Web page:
Healthium’s first purchase was in 2009, when it took over Truskin Gloves, which was renamed as Healthium OEM in 2018. This company was located at the Kochi SEZ and was manufacturing gloves for the export market. Healthium however shut down the Kochi factory and shifted the gloves manufacturing activity to their factory in Kunigal. 

In 2013, Healthium also established a joint venture with Mena Medical Manufacturing, to enable them to expand into the Gulf countries. A couple of years later, Sironix Medical Technologies, a Healthium subsidiary based in Amsterdam, gobbled up two UK-based companies, namely, Clinical Supplies Ltd (CSL) and Clinidirect Ltd (CDL). Both these companies therefore came under the Healthium fold. Finally in 2017, Healthium took over Quality Needles Pvt Ltd (QNPL), which was a subsidiary of TPG Growth.

  • Bafna: creating a new identity

    Bafna: creating a new identity

Wide range of products

With all these moves, Healthium is now able to offer a wider range of products useful for doctors and hospitals. Among these are advanced surgical products used for completing surgical operations such as suture materials, special absorbable sutures for closing internal incisions, etc. Then there are staplers (that have made skin sutures almost redundant), pacemaker wires for use in the cardiac procedures and steel sutures for application in particular situations. In addition, there are meshes of approved biological materials for hernia repair operations and hemostats, which are pincer-like instruments to control mild to moderate bleeding.

Through their Consumex division, Healthium provides powder-free surgical gloves, catheters, surgical garments, bandages, etc. Just a few months ago, Healthium launched a range of Anti-Microbial Gloves (AMG) to protect the healthcare workers from catching the Covid-19 infection from one of their patients (see Business India, 15-28 June 2020).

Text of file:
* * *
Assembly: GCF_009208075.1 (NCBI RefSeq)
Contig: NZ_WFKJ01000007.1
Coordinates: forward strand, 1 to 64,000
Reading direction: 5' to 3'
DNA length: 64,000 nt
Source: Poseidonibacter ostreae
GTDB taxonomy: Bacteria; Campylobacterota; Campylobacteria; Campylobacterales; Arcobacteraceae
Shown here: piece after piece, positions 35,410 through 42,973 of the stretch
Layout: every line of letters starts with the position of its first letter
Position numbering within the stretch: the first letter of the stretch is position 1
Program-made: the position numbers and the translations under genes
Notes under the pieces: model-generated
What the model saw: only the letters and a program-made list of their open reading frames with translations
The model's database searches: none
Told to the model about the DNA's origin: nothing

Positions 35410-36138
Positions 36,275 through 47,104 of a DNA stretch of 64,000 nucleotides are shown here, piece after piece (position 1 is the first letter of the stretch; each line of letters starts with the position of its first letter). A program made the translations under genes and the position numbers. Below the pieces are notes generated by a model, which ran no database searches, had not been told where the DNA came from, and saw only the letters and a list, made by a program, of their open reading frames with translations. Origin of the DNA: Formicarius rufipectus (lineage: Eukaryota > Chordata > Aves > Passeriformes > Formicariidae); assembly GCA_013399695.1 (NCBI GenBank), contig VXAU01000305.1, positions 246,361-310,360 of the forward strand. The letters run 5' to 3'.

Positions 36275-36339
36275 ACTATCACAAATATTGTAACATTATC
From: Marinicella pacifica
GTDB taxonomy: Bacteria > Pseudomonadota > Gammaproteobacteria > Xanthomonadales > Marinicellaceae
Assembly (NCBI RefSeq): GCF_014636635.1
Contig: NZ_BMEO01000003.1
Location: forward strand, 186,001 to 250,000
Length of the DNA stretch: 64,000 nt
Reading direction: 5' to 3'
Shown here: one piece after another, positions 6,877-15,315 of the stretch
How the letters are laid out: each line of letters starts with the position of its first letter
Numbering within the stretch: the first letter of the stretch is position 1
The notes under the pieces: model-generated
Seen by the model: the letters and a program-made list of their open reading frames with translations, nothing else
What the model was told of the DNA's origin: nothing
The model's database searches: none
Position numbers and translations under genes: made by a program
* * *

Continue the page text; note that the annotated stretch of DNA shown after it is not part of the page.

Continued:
Likewise, Sironix Medical Technologies, a Healthium subsidiary, has a leadership position in the arthroscopy for the knee and shoulder joints, which enable patients to return to an active lifestyle even in an advanced age group. This company also has a range of instruments to be used in Minimally Invasive Surgery, also known as key-hole surgery. While the endoscopes used for MIS procedures are made by some European companies, Sironix makes an important contribution through its circular staplers, linear cutters and other such implements.

With these products under its belt, Healthium has been able to achieve an impressive growth trajectory over the past two-three years. Thus, the company’s consolidated revenues in 2016-17 were Rs489.6 crore (EBIDTA: Rs117.01 crore), which increased to Rs639 crore (EBIDTA: Rs135 crore) in 2019-20. For the current financial year, the company’s topline is expected to touch Rs700 crore (on an annualised basis) representing a 9.0-9.5 per cent growth, with its EBIDTA in double digits as well. Sometime in 2018, there were news reports that Healthium had a target of Rs1,000 crore topline by 2020-21. But, at that time, no one had any idea of the Covid-19 pandemic and its impact on global business.